Philippines Duterte admits ‘only sin’ is extrajudicial killings
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Philippines Duterte admits ‘only sin’ is extrajudicial killings

PHILIPPINE President Rodrigo Duterte admitted his “only sin” is the extrajudicial killing of thousands of people during his ongoing war on drugs.

Duterte made the confession during his speech criticising opposition leader Francis Pangilinan at an oath-taking ceremony in Manila.

“What is my sin? Did I steal money, even just one peso?” CNN reported him saying. “Did I prosecute somebody I sent to jail? My only sin is extrajudicial killings.”

Duterte has in the past acknowledged extrajudicial killings have taken place but denied they were state-sanctioned.

SEE ALSO: Philippines police arrest staunch Duterte critic amid political standoff

According to government data, more than 4,000 people have been killed in his anti-drugs campaign since Duterte came to power in June 2016.

But local and international human rights groups believe the true figure is closer to 13,000, many of whom were killed by vigilante groups.

Police have not accepted any wrongdoing, claiming those that died were resisting arrest. But Duterte pointed to corrupt officers possibly being behind the killings.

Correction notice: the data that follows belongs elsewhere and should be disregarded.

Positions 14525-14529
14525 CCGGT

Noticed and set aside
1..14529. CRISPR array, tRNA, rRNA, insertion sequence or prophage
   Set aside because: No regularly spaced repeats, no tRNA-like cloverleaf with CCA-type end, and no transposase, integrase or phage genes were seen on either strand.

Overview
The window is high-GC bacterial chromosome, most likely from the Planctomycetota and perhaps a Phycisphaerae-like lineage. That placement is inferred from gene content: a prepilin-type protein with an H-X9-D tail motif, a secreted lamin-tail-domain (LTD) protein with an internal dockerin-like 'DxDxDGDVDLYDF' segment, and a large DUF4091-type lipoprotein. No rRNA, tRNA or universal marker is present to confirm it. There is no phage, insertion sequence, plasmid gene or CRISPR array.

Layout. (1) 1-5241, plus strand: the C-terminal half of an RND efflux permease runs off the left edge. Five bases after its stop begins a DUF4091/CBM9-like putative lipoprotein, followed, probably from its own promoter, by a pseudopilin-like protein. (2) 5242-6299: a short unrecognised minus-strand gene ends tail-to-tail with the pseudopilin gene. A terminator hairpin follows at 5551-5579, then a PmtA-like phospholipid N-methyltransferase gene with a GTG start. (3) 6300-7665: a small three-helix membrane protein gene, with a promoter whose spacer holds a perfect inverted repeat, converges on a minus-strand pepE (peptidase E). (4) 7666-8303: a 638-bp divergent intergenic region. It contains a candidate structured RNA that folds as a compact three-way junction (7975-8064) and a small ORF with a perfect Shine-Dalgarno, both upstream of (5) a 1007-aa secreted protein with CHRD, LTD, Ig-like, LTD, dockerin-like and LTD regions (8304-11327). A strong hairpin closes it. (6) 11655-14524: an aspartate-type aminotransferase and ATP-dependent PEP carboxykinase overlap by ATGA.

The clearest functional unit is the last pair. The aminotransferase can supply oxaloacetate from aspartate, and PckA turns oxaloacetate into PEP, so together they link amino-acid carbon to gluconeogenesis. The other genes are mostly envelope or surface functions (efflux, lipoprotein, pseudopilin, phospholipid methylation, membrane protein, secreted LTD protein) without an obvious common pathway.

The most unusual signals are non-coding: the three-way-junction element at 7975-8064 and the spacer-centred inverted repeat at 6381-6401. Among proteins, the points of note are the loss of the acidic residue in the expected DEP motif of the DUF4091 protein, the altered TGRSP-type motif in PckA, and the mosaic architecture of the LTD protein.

“Four thousand deaths. When? Where? How? What did they use?” Duterte said. He said “ninja cops”, or police officers involved in drug operations, may be responsible for these killings.

“They are the ones killing those who can’t remit to them. It’s an organised crime actually.”

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Philippine President Rodrigo Duterte monitors the path of Typhoon Mangkhut at the National Disaster Risk Reduction and Management Council (NDRRMC) Operations Center at Camp Aguinaldo in Manila on September 13, 2018. Source: Noel Celis/AFP

In his speech, Duterte also lashed out at the International Criminal Court (ICC) which announced in February that it would be carrying out investigations into the killings and Duterte’s role.

“You are actually exercising functions that you are not supposed to do, (which) belongs to the government. At the very least, you are committing usurpation of authority,” Duterte said.

Following the ICC’s announcement, Duterte decided to withdraw the Philippines from the court but the departure doesn’t take effect until March 2019. The ICC does not have jurisdiction over non-member countries.

The Court has, however, said it will continue its investigation as it retains jurisdiction “over crimes committed during the time in which the state was party to the statute.”

SEE ALSO: Philippine’s Duterte takes shot at foreign critics as ‘human targets’

Duterte has had a tumultuous few weeks. On Wednesday, he had one of his staunchest critics, Senator Antonio Trillanes, arrested. He also claimed there was an assassination plot against him.

On Tuesday, he told a state-owned television network that he possessed a recording provided by a foreign country that a group of politicians from the opposition had banded together with Maoist rebels and former military officials to oust or kill him.

Despite maintaining high popularity throughout most of his tenure, polls released Tuesday show Duterte suffered his biggest slump in ratings in the third quarter as public unease grows over rising inflation and cost of living.

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